QNRF Newsletter Archive

From theory to practice: chemistry team shows way to more efficient gas processing

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The basic nickel dithiolene unit.
A lot of preparation goes into the things we have come to take for granted as petroleum byproducts - namely, plastics. The energy-intensive methods employed to transform oil from the ground into, say, your standard disposable cup involve key chemicals called olefins, also known as alkenes.

“Olefins are incredibly important building blocks,” said Ed Brothers, Assistant Professor of Chemistry at Texas A&M University at Qatar. “In other words we build just about everything that we make out of the oil that we don’t burn from these olefins.”

Olefins, in essence, must be refined, and this process to date has cost extractors and the environment dearly.

“Between three and five percent of the world’s energy usage each year is in the refining of olefins, from petrochemical feed stocks, and what my work is focused on is coming up with a method that is much less energy intensive for the same result.”

Dr Brothers is a chemical theoretician - his work involves modeling molecules to test how they will react in different environments and in the presence of other molecules.

“If I can draw the molecule, I can predict its behavior. And so what we’ve tried to do is build from some experimental work that was done in 2006 and construct an explanation or rationalization for the behavior that has been seen experimentally,” Dr Brothers explained. “We can then modify the molecules that have been used previously to make them more friendly and efficient for the process.”

Brothers' work is a continuation of and collaboration with a well-known chemist Professor Michael Hall, of Texas A&M University in the College Station, Texas, who is also a principal investigator on the project. It also stems from early experimental findings by Wang and Stiefel — their work was “basically the starting block in the big puzzle until we got the QNRF support to look at the problem and actually put some post docs on it with some time and effort. And now we’ve resolved it. Without the QNRF funding, I don’t know that anyone would have actually had the time to investigate this and actually solve this mechanism,” Dr Brothers said.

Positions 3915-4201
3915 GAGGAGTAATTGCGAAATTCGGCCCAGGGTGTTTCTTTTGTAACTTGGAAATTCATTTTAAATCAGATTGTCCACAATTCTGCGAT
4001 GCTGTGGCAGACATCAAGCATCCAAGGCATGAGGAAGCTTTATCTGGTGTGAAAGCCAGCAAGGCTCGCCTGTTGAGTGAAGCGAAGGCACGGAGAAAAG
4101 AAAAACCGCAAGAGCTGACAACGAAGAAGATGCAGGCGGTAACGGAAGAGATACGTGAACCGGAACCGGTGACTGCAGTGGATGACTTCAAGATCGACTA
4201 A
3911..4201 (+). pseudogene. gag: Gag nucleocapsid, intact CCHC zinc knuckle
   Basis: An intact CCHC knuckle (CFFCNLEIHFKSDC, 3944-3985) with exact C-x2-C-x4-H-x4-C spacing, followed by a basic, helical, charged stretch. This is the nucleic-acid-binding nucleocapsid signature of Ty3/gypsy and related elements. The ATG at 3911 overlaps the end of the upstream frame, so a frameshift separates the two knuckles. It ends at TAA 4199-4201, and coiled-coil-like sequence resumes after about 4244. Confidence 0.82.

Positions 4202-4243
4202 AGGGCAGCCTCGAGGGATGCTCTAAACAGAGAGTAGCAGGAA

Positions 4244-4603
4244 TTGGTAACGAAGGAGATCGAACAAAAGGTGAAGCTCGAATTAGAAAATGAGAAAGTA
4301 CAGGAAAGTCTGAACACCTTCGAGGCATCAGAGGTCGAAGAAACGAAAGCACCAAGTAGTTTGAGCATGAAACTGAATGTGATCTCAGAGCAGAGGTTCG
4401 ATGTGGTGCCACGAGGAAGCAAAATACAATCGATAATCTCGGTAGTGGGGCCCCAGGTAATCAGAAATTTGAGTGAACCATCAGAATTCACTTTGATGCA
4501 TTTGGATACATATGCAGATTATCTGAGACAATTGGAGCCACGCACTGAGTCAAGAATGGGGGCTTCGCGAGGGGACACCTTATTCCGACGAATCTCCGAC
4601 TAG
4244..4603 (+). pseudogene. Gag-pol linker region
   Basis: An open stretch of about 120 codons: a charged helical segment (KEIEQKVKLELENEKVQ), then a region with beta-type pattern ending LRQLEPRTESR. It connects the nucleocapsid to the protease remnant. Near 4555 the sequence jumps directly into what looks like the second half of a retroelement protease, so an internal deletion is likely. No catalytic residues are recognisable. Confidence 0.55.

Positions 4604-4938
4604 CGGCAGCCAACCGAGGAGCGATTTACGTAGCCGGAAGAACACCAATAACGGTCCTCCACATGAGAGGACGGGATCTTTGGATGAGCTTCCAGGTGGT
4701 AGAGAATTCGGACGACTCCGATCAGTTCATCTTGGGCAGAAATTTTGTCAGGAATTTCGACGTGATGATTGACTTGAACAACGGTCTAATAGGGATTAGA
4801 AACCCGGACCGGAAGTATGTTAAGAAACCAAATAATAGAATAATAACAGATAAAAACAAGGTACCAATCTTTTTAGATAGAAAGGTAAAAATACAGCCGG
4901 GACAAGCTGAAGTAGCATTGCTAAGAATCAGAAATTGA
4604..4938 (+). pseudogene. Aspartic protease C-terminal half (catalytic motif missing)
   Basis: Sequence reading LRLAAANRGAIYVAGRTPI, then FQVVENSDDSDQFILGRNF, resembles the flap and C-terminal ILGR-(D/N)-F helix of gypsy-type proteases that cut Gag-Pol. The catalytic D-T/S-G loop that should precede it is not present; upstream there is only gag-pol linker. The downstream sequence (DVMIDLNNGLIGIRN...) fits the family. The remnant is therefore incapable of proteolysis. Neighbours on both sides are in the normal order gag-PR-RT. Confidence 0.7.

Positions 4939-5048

Paraphrasing a quote by Paul Dirac, one of the founders of quantum physics, Brothers explained that every problem in chemistry is just a problem in applied mathematics. For the past 50 years, people have developed computer programs to model chemistry and very accurately portray molecules and the way that they interact.

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The proposed Wang-Stiefel route.
“We took these well-developed methods and applied them to really interesting systems,” Dr Brothers said. “Basically we draw a molecule's 3D structure, and we hand it off to the computer program where it employs a series of approximations.”


The programs are able to predict molecular interactions and produce information about the physical and energetic properties of chemical interactions and structures — how they look at how much energy the reactions “cost.”

“That’s basically our investigations, because if we can find a chemical process where the energy gap between what we have now and what we would like to have to be similar to room temperature, or similar to the temperature at which the reaction takes place, we can say that it’s probable that the reaction will actually occur,” Brothers said. “We can actually get the computer to spit out real, physical chemical information — the energies, the geometries and so forth.”

Brothers and his team researched in particular how olefins bind to and are released by nickel dithiolene—the interlocking of their atoms. Through application of theory, they were able to predict the binding of the olefin to nickel and its surrounding ring structure — “for some binding motifs there’s no evidence of that existing before we did the theoretical work,” Dr Brothers said.

“Our theoretical work predicted the existence of a molecule that no experimentalist had seen, and which was subsequently found,” Dr Brothers said. “That’s the kind of stuff that makes a really good day for a theoretician.”

The team is now working to increase the efficiency to the processing of olefins — “what we are working on now is actually developing various metal containing complexes that do things similar to nickel dithiolene with respect to binding olefins, just better. And we’re hoping either this year or next year to get some experimental confirmation.”

Although the application of the team’s work is years away, Dr Brothers said that major impacts in the field of olefin processing could potentially be seen within a decade.

“It’s been a really great experience,” he said. “QNRF has been incredibly generous both to my research and TAMUQ in general. I am publishing in better journals right now in Qatar, than I was at Penn State or Rice University as a grad student and a post-doc. I was in the Journal of the American Chemical Society; JACS is the highest-impact chemical journal in the world, and we are able to get research entirely funded by QNRF in that journal. I think that is a pretty major accomplishment. So in that respect working at QNRF has been really wonderful. The generosity, the facilities and more indirectly the computational facilities that they have provided are world class.”

NPRP 08-446-1-074
Computational Investigation of the Reactions of Olefins with Nickel Dithioloenes
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